John Valverde’s Fight for Freedom

Former Governor George Pataki’s legacy of not freeing rehabilitated violent offenders is alive and well in New York State. Today thousands of parole petitioners are ready to return to society as productive citizens but remain stuck in prison because of the politics of incarceration.

This unwritten policy persists in spite of newly installed Governor Elliot Spitzer’s attempt to correct the criminal justice sector, as evidenced by his recent calls to remove the exorbitant charges on collect calls

Statistically it is a not-so-well-known fact that offenders who commit crimes such as murder are actually less likely to return to jail than nonviolent offenders. Nevertheless, after completing their sentences and coming to terms with their crimes, they are still wasting away in New York State gulags. Time and again the parole board fails to weigh all of the relevant statutory factors together with the prisoner’s positive accomplishments and productive behavior while incarcerated. Instead, the parole board focuses almost entirely on the nature of the petitioner’s crime.

A case in point is the story of John Valverde, a 36-year-old Queens man who recently was denied parole for his third consecutive time. He has already served 15 years of a 10- to 30-year sentence for ending the life of a freelance photographer, Joel Schoenfeld, a 47-year-old West Village photographer with a history of enticing young female models to his studio and sexually assaulting them. In 1991, Schoenfeld raped his 19-year-old model girlfriend. After unsuccessfully seeking help from the police–powerless to act without the brutalized and traumatized victim coming forward–John Valverde, then a 21-year-old student, confronted Schoenfeld. The ensuing argument turned violent and John shot and killed Schoenfeld. The single bullet fired that night changed not only John’s life forever but also that of his family. His mother, brother and sister have fought endlessly to free John and themselves from the nightmare of his continuing ordeal behind bars.

John regrets the act he committed ending the life of an individual who took the honor away his former girlfriend many years ago. I know this because I was with John during his time of remorsefulness at Sing Sing prison when I was serving a 15-to-life sentence under the Rockefeller Drug Laws. In 1995, we both graduated from the New York Theological Seminary. Despite the negative environment that surrounded him, John managed to transcend the prison experience by finding purpose in his life through helping others. He taught religion, volunteered as a tutor for men who could not read, and worked with AIDS patients.

The hard time John served in a maximum security prison transformed him from the 21-year-old boy who had made the biggest mistake of his life into a man who now understands the horror of his crime. Apparently all inconsequential in the view of the parole board, which offered the following reasoning in John’s case: “The violence displayed in this crime outweighs everything else.”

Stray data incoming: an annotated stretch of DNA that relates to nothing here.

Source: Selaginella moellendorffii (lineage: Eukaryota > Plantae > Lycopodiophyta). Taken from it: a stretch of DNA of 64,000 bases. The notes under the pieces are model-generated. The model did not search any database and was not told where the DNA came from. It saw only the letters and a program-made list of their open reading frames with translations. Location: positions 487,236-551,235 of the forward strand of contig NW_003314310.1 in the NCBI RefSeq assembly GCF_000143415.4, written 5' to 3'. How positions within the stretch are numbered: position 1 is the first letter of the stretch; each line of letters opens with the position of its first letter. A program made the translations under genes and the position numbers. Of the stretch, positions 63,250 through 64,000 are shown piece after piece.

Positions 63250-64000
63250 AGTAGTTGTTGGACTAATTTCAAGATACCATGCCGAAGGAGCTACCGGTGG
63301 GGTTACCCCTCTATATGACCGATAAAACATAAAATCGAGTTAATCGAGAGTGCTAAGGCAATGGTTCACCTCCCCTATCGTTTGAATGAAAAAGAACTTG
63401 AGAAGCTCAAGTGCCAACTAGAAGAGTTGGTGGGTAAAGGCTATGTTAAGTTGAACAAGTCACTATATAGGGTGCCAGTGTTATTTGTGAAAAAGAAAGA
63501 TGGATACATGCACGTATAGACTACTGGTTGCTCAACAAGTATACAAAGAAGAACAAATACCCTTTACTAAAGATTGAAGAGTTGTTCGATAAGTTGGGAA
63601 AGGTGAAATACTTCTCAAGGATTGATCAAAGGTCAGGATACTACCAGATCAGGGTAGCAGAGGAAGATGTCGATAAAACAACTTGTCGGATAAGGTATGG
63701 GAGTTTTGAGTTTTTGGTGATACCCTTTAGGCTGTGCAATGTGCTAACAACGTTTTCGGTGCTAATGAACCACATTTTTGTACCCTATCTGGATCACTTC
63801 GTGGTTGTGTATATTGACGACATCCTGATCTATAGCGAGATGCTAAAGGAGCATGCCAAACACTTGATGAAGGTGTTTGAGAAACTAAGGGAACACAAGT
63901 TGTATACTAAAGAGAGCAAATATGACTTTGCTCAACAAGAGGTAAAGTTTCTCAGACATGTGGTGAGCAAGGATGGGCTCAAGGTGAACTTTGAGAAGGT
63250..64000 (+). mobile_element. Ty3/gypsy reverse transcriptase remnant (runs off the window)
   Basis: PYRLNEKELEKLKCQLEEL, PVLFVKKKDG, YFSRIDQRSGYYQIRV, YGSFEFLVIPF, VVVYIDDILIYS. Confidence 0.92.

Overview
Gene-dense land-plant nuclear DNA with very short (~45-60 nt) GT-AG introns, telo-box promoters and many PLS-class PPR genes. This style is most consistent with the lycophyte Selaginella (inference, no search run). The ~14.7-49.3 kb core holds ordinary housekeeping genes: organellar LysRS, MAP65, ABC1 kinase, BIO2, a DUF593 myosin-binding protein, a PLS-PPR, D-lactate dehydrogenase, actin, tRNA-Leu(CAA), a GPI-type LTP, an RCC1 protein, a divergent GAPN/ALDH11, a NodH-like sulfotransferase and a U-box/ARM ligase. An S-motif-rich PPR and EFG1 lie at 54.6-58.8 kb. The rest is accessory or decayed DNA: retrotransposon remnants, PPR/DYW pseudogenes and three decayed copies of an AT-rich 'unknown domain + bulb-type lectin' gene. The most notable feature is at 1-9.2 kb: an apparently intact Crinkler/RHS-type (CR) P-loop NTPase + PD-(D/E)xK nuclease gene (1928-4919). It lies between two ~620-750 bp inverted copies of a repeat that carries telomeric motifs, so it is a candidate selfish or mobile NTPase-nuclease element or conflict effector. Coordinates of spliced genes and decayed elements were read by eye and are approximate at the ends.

Why are violent offenders, who seem to be ready to return to society, being hit by the parole board on a continuous basis? The answer is simple. Politicians and parole officials are afraid of granting parole to violent prisoners out of fear of falling from grace in the eyes of the public. Recently, the New York Parole Commissioner was demoted from his position by Governor Pataki after causing and uproar with the release a high-profile offender involved in the murder of two upstate police officers.

If we look at the history of why violent offenders are routinely denied parole we can see how it could have evolved out of the cash incentives for new prison construction given by the federal government to states that ended parole for violent offenders in 1994 under the Violent Crime Control and Law Enforcement Act. This law was devised to give states fiscal incentives to build prisons if they in turn enacted laws that result in violent offenders serving 85% of their sentences. Grants were made available for states to build more prisons coupled with an effective end to parole. From 1996 to 2000, New York State received around $200 million under this Act.

On April 20, family and friends of John Valverde will gather in front of the Albany Supreme Court in New York to rally on John’s behalf, and in support of overturning the parole board’s latest denial. We are calling on Attorney General Andrew Cuomo, who represents the parole board, to look into the totality of facts in this case so John and his family may receive proper judicial relief.

It is time for the parole board to free model prisoners like John Valverde. We cannot minimize the seriousness of the crime he committed but neither can we minimize the tragedy of his plight to regain his freedom. He is just one of many individuals who have paid their debt to society for the crimes they committed but kept in prison because of the “Politics of Incarceration.”

ANTHONY PAPA is the author of 15 Years to Life: How I Painted My Way to Freedom and Communications Specialist for Drug Policy Alliance. He can be reached at:

Papa’s artwork can be viewed at:

For more info contact Hispanics Across America — 212-481-1820.



Anthony Papa is the Manager of Media and Artist Relations for the Drug Policy Alliance and the author of This Side of Freedom: Life After Lockdown.